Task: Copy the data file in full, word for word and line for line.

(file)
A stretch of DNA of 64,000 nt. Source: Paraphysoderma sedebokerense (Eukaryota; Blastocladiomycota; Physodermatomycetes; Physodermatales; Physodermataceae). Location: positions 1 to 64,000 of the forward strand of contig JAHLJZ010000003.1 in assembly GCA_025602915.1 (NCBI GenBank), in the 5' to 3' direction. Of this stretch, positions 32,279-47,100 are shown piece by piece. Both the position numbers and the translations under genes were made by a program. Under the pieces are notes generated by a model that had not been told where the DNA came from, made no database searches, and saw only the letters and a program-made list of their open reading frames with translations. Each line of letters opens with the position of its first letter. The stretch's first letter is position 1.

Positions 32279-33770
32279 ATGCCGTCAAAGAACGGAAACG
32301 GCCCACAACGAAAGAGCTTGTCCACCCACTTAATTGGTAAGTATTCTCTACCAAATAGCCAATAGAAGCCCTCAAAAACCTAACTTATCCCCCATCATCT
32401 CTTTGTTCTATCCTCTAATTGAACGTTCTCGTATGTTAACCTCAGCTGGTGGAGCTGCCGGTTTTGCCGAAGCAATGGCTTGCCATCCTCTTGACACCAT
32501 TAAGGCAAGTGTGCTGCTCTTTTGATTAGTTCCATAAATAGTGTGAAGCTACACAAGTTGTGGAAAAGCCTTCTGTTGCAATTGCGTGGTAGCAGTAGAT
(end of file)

A stretch of DNA of 64,000 nt. Source: Paraphysoderma sedebokerense (Eukaryota; Blastocladiomycota; Physodermatomycetes; Physodermatales; Physodermataceae). Location: positions 1 to 64,000 of the forward strand of contig JAHLJZ010000003.1 in assembly GCA_025602915.1 (NCBI GenBank), in the 5' to 3' direction. Of this stretch, positions 32,279-47,100 are shown piece by piece. Both the position numbers and the translations under genes were made by a program. Under the pieces are notes generated by a model that had not been told where the DNA came from, made no database searches, and saw only the letters and a program-made list of their open reading frames with translations. Each line of letters opens with the position of its first letter. The stretch's first letter is position 1.

Positions 32279-33770
32279 ATGCCGTCAAAGAACGGAAACG
32301 GCCCACAACGAAAGAGCTTGTCCACCCACTTAATTGGTAAGTATTCTCTACCAAATAGCCAATAGAAGCCCTCAAAAACCTAACTTATCCCCCATCATCT
32401 CTTTGTTCTATCCTCTAATTGAACGTTCTCGTATGTTAACCTCAGCTGGTGGAGCTGCCGGTTTTGCCGAAGCAATGGCTTGCCATCCTCTTGACACCAT
32501 TAAGGCAAGTGTGCTGCTCTTTTGATTAGTTCCATAAATAGTGTGAAGCTACACAAGTTGTGGAAAAGCCTTCTGTTGCAATTGCGTGGTAGCAGTAGAT